Joe and Debbie have owned their Mission San Jose home for over 20 years. When a neighboring house similar to their 4-bedroom rancher sold recently for $1.4 million, the couple started thinking it might be time to cash in.

They have long wanted to live in Livermore, and the sale of their home would make the move easy.

But they won’t necessarily buy here. They may decide it’s time to rent.

Their daughter already rents here, paying $1,800 a month for a charming 2-bedroom bungalow in Old North Side. She would love to purchase her own home. Something similar to the house she currently lives in would likely sell for about $450,000.

So who’s right? Is it time to buy or time to rent?

There are a number of factors to consider.

Renting a home offers easy mobility, lack of responsibility for repairs and maintenance, and shelter from possible market volatility.

Homeownership means freedom, stability, pride of ownership, investment in one’s community –the American Dream. Buyers can lock in monthly costs with a fixed-rate mortgage, or at least control increases through the limits imposed on adjustable-rate mortgages.

“Home ownership is still important for the country. It’s the most proven way to build equity and it gives families security,” David Plouffe, former advisor to President Obama and incoming vice president of Uber, said in a recent interview with Realtor Magazine.

“It doesn’t mean it’s right for everybody. We live in an economy where people who are in their 20s are going to have eight or 10 jobs and will move around a lot. It’s different than it was a couple of generations ago, when you bought a home, planted roots, and you were going to be there forever,” he added.

A study last year by Trulia showed a big increase in renters who intend to buy. Those renters cited three top reasons they want to purchase a home:

• 49 percent say they like being able to call themselves homeowners.

• 44 percent say they view homeownership as a good financial investment.

• 36 percent say they need more space for their family and children.

“With homeownership, you have a tax base, good schools, people investing in their community,” Steve Schmidt, an advisor to Sen. John McCain, said in that same Realtor Magazine article. “You’re going to have a tax benefit for owning a home, as far as I can see.”

But what about the bottom line? Is it more economically sensible to rent or to buy?

To calculate the cost of renting vs. purchasing a home we need a little information: estimated purchase price, cost to rent, interest rates on mortgages, homeowner tax deductions, interest rates on savings, how long you expect to live in the home.

In general, the higher average rents are in relation to the price of a home, and the more steeply rents are increasing, the more likely it’s a good time to buy.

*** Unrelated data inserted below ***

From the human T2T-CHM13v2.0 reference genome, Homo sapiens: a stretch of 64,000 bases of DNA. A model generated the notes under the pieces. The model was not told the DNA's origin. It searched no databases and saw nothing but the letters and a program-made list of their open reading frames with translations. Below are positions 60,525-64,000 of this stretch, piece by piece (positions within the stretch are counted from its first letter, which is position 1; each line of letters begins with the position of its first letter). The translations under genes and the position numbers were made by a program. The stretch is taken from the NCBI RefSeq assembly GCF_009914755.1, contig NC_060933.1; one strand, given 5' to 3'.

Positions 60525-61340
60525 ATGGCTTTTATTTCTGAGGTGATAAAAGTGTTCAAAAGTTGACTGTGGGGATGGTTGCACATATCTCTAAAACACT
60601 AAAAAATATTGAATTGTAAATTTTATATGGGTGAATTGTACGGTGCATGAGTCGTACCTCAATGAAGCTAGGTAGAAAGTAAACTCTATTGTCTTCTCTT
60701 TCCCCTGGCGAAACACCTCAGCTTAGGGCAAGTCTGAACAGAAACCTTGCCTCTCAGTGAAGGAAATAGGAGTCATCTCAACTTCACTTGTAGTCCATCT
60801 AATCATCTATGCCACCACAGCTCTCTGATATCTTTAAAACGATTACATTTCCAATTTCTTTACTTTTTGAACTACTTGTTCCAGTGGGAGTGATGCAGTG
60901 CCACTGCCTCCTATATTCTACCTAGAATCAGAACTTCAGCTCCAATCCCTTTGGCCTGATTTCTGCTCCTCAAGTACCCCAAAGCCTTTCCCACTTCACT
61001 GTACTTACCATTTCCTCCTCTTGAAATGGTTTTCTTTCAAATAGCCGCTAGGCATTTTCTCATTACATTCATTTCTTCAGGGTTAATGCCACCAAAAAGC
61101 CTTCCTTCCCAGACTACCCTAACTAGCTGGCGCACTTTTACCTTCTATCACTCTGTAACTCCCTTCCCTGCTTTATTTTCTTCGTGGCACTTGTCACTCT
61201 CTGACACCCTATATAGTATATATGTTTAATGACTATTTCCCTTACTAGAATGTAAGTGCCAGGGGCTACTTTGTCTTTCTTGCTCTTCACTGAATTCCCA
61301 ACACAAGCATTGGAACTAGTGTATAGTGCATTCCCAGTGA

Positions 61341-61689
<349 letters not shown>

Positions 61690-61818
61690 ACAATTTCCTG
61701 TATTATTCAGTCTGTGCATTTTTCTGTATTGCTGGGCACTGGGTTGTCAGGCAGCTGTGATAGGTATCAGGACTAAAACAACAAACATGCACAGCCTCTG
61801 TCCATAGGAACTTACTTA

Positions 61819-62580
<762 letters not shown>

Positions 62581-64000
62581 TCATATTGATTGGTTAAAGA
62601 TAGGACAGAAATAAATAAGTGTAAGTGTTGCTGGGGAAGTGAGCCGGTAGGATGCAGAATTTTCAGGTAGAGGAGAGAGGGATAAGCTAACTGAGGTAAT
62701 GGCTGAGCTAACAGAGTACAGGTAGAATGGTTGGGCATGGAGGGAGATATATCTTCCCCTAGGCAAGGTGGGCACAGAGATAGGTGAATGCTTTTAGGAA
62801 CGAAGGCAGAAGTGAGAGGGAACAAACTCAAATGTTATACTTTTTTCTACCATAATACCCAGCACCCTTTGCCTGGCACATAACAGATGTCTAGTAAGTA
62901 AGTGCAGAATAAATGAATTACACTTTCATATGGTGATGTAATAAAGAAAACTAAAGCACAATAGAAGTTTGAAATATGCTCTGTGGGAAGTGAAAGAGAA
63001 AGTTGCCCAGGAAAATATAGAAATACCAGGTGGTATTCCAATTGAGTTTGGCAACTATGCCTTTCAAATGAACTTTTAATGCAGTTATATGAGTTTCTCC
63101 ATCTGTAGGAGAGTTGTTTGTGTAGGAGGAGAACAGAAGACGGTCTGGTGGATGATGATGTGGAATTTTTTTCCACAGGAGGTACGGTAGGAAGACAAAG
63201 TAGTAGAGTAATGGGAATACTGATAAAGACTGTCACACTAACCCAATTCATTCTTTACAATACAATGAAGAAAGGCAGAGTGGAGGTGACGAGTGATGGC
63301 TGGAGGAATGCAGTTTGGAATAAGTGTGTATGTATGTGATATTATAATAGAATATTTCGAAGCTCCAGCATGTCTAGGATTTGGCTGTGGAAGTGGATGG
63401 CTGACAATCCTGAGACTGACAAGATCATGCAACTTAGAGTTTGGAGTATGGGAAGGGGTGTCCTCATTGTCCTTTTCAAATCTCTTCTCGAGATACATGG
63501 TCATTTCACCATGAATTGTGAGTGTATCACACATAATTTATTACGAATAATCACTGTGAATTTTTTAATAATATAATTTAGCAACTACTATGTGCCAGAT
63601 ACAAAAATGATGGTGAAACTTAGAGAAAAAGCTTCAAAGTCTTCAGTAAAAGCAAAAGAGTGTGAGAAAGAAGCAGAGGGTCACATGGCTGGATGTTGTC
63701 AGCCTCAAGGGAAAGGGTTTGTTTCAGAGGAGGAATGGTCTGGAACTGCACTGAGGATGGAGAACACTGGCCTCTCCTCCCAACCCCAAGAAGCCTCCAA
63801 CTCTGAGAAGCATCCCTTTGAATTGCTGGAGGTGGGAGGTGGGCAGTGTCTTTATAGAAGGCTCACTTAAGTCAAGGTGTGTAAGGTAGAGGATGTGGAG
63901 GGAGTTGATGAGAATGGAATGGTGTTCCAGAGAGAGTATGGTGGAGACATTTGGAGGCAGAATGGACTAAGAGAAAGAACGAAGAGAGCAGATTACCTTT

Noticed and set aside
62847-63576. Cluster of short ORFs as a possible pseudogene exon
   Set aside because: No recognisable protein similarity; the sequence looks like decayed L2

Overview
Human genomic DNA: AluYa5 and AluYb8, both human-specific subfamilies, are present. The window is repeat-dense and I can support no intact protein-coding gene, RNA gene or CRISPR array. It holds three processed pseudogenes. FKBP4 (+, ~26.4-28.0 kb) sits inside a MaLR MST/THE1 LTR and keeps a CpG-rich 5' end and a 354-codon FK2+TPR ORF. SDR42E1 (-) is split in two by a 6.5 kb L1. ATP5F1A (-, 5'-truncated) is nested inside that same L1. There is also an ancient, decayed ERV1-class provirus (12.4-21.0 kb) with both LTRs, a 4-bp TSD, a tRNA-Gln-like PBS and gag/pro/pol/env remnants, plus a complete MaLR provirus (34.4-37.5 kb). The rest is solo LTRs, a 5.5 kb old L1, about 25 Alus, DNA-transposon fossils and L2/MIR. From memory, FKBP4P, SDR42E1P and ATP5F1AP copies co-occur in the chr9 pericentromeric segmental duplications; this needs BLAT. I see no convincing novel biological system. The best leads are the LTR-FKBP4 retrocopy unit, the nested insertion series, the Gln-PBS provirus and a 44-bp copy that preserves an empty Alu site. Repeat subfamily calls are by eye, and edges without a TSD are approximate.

According to RealtyTrac, the San Francisco Bay Area is the most expensive real estate region in the country, with a combined median home value of $890,500.

At the same time, the region’s six counties, including Alameda and Contra Costa, are also among the nation’s top 10 most expensive places to rent, averaging more than $2,400 a month.

As of this week, the median list price of a home in Livermore is $631,000. This includes detached homes, condominiums, townhouses and duets, as well as ranches and vineyard properties. For the entire valley – Livermore, Pleasanton and Dublin -- the median goes up to $740,000. Average rents are well into the mid-$2,000s per month.

There are a number of good Rent vs. Buy calculators available online, including those from realtor.com, Trulia, State Farm, Money Magazine, as well as several government sites.

The New York Times recently created an easy-to-use interactive calculator to determine which is the smarter economic move, based on home prices, typical rents, mortgage interest rates and how long you plan to live in your home.

Other variables, including appreciation of home values and rental costs, are more difficult to predict.

Interestingly, neither the amount of your downpayment nor the length of your mortgage significantly impacts the calculation.

At $631,000, the magic number is $2,548, meaning it is costs about the same to purchase a home for up to $631,000 as to rent the same home for $2,259 a month for six years, according to the NYT calculator. At $740,000, the break-even point is $2,954.

Other calculators give less weight to homeowner tax benefits, and so arrive at different conclusions.

For example, realtor.com’s calculator figures it would take more like 9 years to break even. Trulia, using a slightly different model, figures breakeven at 6.5 years.

If you plan to move in a few years, those numbers could skew more strongly toward remaining a renter. If you don’t qualify for good mortgage rates, perhaps because of poor credit or lack of job stability, your path toward homeownership may not be so clear cut.

If your financials are strong, and the intangibles of homeownership are important to you, you may weigh those factors more heavily. And, of course, if you believe rents and home prices are likely to continue their upward spiral over the next few years, you’ll want to lock in monthly payments now by purchasing your home.

“Our economy’s changed and our housing market’s changed,” Plouffe said. “But I still think home ownership is, for most people in the long term, a smart financial move.”

If you are trying to decide whether to rent or buy, contact your local Realtor today. He or she can provide all the information you need to make the right decision for your family.

Cher Wollard is a Realtor

with Prudential California Realty, Livermore.